Moreno, Buber, Hendrix

In a recent post I quote the story of how the idea of Encounter found its way from Moreno to Martin Buber. A passage follows by Harville Hendrix where he describes the roots of his idea of Validation in the dialogue process… Martin Buber.

It is no wonder then that with this sort of whakapapa, having trained in both Imago & Psychodrama that I see such connection in the approaches.

A passage from Harville Hendrix “The Evolution of Imago Relationship Therapy” in Imago Relationship Therapy: Perspectives on Theory Follows, showing how he connected with the work of Buber.

Beyond Mirroring and Validation

In 1988, when Getting the Love You Want was published, the therapeutic focus of IRT was on facilitating couples through a series of five exercises: reimaging the partner, restructuring frustrations, resolving rage, reromanticizing, and revisioning the relationship. The only therapeutic tool was mirroring. Helen suggested that I reread Buber’s I and Thou (1958), which she saw as an example of the relational paradigm and thus a resource for helping to reframe IRT and a potential resource for understanding how to help couples create an I-Thou relationship.

After revisiting Buber’s thought, I became aware of the need to go beyond teaching communication exercises as a therapeutic tool. Mirroring clarified the message of the other, but it often led to further polarization. Stretching to meet one’s partner’s needs offered an opportunity to grow, but it was often a purely cognitive decision motivated by the hope for change in one’s partner, and it lacked an emotional component. What seemed needed, in addition, was an altered perception, attitude, and affect toward one’s partner. To achieve that degree of change would require a deeper level of contact. Buber clarified for me that a “Thou” relationship with others required honoring their “otherness” as an “I” distinct from me and any concepts I might have of them. This required a willingness to look at the world of another through his or her eyes.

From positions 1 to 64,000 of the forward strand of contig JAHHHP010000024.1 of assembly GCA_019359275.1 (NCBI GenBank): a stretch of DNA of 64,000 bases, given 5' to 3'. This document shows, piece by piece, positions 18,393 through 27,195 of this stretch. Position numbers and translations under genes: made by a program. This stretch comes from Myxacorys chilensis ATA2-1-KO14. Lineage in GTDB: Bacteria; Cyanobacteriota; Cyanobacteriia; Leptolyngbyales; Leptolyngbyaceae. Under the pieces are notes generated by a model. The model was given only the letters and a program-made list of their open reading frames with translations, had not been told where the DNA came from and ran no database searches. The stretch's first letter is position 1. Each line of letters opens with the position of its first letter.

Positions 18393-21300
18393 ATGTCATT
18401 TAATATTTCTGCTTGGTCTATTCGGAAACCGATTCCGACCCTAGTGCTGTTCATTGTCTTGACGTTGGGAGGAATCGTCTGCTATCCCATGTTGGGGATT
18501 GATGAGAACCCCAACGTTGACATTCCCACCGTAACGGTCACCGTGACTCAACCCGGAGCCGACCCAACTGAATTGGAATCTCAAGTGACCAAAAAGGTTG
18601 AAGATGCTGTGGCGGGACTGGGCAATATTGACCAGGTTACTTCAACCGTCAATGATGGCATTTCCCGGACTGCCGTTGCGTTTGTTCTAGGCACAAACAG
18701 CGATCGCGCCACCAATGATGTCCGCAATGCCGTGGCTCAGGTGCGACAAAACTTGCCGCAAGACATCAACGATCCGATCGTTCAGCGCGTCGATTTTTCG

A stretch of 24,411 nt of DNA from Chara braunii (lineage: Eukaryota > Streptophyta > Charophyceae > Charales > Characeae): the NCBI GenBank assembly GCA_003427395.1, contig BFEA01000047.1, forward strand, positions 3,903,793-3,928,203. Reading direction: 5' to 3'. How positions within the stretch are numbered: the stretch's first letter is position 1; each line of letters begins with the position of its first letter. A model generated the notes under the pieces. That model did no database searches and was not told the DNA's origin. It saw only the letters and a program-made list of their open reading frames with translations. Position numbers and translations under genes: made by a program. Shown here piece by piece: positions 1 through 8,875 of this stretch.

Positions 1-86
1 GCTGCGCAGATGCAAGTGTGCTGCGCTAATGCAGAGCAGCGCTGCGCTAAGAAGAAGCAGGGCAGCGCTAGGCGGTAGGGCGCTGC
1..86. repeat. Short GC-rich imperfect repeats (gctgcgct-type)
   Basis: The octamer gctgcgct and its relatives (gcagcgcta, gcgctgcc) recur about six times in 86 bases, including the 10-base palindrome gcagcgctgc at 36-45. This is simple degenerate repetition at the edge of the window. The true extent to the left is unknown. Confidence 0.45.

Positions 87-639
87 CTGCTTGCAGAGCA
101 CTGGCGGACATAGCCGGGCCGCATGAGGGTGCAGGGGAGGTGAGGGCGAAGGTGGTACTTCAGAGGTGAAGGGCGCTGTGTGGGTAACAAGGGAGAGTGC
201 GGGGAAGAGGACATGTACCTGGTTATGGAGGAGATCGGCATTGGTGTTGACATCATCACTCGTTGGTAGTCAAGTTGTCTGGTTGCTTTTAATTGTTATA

In addition, the constructivist’s view that there is no such thing as pure perception and that every percept is a construct, and the relativist’s view that all aspects of reality are intrinsically related and that there is no absolute position, contributed to clarifying that there is no position from which one could possibly perceive an “objective” world, free from interpretation. Thus all perceptions are relative to the perceiver. From these sources I finally put together the concept of validation as the necessary second step in …


the dialogical process. Validation requires one to look through the eyes of the other, to see the other’s world as it appears to him or her, and to understand the logic of the other’s point of view. Furthermore, it requires suspending judgment about the sensibility of the other’s world and the accuracy of his or her logic, and accepting that the other’s perception of the world is as valid as one’s own.

Mirroring and validation made the world of the other accessible as information and demonstrated the logic in each partner’s perspective, thus creating equality, but the process still lacked affect and compassion. To address this I recalled my earlier years of empathy training based on Carl Rogers’s work (1961) and that of his students Truax and Carkhuff (1967), as well as other students of empathy, such as Heinz Kohut (1977, 1978) and Martin Hoffman (1990). The concepts of cognitive and participatory empathy helped the third step in the three-part process fall into place.

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